One afternoon a few years ago the phone rang and a voice at the other end said “You don’t know me but I just wanted to tell you how much I’m enjoying one of your paintings.”. The man told me his name and where he was from. We’d never met. He didn’t own any of my artwork. He explained that he lived in Saskatchewan, a few hours drive away from Saskatoon, and that his wife was having surgery as we spoke. I had hung some of my art in Saskatoon’s City Hospital and he was calling from the pay phone located where the artwork hung. He was sitting there looking at it while he waited, while we talked, he told me. He said the piece reminded him of home and how much he and his wife love the peaceful qualities of where they had chosen to live. I had painted the scene because it had touched something in me. And it had, as he explained, touched something in him too. There’s no punchline to this story where the caller turns out to be someone famous or had made a generous purchase.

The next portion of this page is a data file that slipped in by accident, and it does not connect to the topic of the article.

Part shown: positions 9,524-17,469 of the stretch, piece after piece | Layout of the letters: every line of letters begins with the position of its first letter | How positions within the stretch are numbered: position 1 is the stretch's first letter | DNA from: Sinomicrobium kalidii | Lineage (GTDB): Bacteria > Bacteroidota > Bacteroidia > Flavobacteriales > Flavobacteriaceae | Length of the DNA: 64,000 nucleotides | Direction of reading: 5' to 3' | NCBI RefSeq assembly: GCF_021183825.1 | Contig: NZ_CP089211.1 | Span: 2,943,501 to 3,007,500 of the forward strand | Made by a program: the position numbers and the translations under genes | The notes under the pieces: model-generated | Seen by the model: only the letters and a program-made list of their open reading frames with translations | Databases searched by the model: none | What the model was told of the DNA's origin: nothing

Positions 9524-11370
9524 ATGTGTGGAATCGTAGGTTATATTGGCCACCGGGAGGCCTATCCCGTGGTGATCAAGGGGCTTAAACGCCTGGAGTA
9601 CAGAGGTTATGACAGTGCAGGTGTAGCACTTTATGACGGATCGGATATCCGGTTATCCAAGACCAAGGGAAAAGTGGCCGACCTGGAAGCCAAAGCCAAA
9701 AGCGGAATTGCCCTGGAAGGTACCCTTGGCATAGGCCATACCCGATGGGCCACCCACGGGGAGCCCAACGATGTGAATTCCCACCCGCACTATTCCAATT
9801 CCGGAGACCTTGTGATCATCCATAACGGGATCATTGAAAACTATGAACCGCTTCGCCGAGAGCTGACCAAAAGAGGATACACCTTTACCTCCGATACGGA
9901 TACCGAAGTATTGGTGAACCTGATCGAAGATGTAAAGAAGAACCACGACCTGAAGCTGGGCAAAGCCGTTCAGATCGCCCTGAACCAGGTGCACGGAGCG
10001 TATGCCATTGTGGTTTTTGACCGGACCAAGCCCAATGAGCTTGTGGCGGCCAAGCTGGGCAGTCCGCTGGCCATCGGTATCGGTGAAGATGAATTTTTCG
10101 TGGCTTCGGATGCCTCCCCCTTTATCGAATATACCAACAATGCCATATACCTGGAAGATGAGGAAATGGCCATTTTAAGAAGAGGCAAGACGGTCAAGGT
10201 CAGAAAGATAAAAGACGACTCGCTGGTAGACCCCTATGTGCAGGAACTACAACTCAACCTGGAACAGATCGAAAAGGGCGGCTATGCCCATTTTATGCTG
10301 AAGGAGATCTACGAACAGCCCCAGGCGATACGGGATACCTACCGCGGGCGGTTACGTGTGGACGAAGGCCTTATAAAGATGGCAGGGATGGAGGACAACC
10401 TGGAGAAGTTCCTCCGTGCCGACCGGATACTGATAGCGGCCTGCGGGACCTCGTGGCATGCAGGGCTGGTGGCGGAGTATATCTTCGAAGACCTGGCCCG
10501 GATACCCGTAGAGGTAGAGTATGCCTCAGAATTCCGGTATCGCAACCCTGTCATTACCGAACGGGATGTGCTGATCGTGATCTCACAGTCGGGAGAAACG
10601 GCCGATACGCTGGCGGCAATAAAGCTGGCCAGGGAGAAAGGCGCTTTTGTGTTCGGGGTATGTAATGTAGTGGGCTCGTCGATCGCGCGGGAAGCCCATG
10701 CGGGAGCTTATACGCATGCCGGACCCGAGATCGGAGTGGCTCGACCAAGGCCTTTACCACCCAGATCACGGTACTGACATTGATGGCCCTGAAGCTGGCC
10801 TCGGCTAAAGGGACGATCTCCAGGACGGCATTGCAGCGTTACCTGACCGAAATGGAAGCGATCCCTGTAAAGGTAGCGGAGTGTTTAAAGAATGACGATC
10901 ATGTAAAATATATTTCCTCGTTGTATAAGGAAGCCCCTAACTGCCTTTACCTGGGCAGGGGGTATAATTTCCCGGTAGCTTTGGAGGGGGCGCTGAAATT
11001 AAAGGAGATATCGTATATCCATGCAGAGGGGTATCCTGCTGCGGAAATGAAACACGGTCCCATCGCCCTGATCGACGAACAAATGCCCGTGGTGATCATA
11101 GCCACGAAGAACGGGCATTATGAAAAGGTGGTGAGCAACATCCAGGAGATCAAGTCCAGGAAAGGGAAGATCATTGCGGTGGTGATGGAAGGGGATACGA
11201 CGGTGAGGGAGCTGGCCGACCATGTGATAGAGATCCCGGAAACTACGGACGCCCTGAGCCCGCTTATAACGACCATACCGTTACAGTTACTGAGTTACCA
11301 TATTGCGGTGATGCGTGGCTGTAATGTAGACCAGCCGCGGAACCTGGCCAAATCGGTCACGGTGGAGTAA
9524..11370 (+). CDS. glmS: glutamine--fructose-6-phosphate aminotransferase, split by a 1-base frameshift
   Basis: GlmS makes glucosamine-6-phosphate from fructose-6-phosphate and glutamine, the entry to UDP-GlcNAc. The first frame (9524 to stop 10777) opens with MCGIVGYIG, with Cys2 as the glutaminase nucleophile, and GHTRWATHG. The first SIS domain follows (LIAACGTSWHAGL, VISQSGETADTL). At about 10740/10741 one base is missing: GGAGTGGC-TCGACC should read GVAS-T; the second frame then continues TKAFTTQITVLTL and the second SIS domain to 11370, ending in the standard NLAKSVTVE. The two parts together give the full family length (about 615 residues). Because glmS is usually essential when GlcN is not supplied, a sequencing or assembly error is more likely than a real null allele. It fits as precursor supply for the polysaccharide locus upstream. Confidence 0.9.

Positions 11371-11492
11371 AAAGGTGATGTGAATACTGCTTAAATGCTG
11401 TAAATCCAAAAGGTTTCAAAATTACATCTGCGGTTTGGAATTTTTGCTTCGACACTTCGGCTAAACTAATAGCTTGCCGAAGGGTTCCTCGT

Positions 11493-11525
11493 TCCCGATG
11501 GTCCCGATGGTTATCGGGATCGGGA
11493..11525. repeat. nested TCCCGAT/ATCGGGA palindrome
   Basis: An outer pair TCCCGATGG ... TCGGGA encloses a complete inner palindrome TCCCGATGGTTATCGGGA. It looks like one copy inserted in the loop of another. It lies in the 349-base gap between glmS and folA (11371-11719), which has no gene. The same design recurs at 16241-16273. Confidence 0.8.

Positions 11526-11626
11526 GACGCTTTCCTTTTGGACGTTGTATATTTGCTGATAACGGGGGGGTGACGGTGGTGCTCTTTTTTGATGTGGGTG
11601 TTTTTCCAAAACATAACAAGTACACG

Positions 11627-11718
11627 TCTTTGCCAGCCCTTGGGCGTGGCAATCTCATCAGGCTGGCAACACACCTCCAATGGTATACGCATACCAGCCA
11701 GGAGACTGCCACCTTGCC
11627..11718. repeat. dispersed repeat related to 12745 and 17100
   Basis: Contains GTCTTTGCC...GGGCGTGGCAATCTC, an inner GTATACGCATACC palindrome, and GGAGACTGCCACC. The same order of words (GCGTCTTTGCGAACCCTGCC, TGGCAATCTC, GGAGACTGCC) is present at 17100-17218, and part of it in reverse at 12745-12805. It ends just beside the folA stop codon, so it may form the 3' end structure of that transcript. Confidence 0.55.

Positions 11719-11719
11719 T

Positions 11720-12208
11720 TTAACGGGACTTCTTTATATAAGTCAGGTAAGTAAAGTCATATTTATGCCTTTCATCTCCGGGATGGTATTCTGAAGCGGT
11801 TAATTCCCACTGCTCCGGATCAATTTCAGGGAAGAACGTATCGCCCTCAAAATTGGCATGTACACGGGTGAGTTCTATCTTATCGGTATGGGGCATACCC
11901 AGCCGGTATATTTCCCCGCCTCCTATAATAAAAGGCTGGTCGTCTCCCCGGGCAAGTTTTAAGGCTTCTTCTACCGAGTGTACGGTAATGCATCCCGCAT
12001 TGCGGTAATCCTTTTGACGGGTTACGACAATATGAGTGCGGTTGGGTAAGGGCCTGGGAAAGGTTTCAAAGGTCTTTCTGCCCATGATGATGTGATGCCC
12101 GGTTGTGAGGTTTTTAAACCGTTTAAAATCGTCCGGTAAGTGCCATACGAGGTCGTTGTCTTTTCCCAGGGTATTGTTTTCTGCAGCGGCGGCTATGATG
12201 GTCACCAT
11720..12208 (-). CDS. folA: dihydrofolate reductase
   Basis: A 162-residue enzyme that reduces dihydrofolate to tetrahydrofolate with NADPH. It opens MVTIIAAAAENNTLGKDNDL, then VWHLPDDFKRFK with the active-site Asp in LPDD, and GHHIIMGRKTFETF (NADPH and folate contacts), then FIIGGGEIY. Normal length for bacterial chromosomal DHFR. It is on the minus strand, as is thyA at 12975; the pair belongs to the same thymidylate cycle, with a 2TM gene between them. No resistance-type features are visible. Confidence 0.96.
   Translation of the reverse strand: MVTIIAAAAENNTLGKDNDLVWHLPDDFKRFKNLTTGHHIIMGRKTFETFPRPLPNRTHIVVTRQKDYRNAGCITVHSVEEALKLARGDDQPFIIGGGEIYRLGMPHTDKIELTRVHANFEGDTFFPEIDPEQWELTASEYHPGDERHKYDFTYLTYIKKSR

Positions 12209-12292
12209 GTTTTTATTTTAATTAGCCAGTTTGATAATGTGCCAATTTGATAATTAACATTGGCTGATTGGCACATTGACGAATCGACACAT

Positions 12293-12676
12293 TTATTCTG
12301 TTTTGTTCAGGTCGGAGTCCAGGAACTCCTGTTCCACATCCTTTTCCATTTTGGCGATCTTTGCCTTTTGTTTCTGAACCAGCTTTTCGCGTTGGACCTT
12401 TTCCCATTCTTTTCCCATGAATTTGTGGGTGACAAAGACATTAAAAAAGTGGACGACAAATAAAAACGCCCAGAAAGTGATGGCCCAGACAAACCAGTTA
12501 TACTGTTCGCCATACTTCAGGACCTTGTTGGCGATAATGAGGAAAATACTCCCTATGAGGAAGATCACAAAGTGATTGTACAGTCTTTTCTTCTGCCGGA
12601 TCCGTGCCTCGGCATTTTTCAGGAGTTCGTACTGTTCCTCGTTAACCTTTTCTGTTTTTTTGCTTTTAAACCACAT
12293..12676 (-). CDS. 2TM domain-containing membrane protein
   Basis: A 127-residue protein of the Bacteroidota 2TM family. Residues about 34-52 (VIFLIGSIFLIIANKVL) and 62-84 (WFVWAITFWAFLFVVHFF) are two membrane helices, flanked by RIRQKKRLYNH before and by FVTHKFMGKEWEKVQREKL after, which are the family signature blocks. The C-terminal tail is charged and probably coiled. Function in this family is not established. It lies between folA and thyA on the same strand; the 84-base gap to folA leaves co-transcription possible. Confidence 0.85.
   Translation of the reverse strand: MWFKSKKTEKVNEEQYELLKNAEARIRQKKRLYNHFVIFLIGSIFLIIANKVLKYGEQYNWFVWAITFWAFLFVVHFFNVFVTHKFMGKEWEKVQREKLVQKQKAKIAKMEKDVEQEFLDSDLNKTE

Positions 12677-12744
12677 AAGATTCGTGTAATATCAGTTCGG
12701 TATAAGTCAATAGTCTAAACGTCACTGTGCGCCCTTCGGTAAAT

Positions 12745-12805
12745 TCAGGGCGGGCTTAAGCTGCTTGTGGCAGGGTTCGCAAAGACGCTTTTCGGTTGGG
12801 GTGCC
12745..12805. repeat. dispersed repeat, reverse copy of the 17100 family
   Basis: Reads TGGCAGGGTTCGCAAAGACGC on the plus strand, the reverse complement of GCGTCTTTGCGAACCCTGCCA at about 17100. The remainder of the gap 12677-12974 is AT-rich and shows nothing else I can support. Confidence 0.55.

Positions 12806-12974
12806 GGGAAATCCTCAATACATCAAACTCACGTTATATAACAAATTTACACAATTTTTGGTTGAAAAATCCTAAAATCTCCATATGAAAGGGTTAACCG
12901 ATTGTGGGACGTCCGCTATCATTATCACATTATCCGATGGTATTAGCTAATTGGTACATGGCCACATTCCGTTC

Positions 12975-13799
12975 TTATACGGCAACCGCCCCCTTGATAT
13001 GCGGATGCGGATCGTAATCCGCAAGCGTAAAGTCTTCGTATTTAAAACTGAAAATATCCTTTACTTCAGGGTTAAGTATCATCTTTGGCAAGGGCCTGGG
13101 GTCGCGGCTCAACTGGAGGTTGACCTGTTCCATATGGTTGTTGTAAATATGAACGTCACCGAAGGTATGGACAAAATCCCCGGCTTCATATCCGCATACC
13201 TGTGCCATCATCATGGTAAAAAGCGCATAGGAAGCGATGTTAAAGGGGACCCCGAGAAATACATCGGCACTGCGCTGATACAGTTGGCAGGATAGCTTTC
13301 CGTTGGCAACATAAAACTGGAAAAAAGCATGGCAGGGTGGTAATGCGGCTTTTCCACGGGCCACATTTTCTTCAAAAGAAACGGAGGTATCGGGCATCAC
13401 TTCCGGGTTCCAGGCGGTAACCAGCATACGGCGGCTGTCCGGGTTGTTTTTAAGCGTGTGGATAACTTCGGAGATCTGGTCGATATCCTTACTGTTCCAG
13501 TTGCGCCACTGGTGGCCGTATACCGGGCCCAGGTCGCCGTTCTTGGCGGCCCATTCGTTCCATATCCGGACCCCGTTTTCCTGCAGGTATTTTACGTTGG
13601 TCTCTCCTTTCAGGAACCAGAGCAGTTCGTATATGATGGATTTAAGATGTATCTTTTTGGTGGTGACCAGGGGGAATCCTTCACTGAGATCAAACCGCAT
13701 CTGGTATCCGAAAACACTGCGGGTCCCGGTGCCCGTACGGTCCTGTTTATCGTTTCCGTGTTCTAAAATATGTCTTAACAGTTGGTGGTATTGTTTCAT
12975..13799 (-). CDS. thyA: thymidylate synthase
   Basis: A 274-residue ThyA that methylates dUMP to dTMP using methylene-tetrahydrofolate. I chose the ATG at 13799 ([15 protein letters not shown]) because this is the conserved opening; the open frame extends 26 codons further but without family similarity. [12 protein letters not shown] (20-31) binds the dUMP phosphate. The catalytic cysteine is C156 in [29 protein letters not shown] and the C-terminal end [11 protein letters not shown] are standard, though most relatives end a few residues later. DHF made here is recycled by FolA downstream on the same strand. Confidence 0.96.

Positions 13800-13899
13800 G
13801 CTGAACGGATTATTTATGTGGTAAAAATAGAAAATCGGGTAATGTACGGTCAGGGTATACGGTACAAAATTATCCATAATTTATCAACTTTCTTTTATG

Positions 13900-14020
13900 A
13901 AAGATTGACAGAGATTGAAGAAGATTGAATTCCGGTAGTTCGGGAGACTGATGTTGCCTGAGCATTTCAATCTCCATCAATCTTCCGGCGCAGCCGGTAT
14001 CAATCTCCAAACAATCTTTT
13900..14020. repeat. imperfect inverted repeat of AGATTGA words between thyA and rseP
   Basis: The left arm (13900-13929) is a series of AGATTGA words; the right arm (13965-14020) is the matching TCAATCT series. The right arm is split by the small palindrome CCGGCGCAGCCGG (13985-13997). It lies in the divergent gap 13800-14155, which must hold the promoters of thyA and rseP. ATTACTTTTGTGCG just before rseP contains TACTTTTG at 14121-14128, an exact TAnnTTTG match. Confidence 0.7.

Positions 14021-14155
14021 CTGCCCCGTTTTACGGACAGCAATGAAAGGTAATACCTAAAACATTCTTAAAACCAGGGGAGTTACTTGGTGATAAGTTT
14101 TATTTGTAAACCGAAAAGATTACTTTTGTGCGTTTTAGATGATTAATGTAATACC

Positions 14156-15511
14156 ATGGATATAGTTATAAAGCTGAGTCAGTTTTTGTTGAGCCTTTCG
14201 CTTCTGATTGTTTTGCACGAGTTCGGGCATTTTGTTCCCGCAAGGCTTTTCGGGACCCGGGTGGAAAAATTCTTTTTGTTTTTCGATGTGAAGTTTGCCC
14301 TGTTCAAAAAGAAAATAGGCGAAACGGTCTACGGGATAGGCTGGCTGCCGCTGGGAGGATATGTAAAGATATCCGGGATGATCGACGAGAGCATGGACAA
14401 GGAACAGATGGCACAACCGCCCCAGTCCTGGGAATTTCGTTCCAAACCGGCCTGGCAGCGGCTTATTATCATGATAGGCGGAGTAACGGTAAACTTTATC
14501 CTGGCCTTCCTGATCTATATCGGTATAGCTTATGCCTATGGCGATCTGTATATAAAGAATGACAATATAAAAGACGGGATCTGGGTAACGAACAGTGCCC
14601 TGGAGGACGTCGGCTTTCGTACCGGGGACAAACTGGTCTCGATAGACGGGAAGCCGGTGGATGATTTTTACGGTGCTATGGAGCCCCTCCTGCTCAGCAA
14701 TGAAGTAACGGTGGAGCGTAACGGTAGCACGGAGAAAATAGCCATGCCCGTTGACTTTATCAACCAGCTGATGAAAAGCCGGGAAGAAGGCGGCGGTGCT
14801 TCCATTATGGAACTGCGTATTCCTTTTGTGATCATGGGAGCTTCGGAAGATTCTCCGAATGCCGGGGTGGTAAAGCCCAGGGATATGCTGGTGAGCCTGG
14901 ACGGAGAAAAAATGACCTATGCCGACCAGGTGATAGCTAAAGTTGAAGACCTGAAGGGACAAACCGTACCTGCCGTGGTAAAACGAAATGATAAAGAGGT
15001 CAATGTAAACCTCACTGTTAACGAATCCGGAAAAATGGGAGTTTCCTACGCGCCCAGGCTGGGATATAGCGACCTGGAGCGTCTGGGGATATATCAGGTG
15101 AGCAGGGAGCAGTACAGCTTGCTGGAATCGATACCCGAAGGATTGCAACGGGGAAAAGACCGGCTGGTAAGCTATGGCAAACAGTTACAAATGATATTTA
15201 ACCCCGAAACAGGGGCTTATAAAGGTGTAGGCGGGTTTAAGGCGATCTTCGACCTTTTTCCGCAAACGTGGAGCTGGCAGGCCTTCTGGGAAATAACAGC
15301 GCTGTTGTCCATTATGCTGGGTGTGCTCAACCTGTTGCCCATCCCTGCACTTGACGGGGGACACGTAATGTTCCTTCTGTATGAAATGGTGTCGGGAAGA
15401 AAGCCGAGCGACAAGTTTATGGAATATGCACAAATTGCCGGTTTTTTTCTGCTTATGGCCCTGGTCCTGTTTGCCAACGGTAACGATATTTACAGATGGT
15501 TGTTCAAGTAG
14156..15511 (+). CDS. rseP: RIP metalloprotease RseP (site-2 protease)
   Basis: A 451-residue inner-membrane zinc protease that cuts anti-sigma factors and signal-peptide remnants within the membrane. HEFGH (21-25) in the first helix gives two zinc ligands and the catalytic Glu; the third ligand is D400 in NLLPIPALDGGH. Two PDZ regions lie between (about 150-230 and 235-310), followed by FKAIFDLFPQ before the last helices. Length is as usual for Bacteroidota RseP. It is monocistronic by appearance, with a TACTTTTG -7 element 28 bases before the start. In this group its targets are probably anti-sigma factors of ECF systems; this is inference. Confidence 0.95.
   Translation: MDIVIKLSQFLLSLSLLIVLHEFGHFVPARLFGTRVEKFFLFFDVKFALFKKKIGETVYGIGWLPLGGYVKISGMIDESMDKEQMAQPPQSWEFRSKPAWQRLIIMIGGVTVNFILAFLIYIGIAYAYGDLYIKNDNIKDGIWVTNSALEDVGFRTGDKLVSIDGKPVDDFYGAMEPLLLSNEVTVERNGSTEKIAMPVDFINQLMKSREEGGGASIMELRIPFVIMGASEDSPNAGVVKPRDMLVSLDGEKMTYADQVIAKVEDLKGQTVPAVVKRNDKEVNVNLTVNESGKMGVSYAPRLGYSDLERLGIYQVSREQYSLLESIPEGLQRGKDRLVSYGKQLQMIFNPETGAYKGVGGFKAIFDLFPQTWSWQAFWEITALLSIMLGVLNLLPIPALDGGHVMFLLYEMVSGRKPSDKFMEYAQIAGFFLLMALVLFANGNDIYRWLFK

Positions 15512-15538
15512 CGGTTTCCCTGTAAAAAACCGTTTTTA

A bridge between the visual artist and the one appreciating the work, exists merely by the viewer appreciating it. Most times the people at either end of this bridge don’t meet in the middle in any direct way. Many eyes view a displayed work of art. Many people will walk away thinking about what the work reminded them of, or harbouring the emotion that the image instilled in them. The bridge exists even if the feeling invoked remains unexpressed. I’ll always remember the phone call.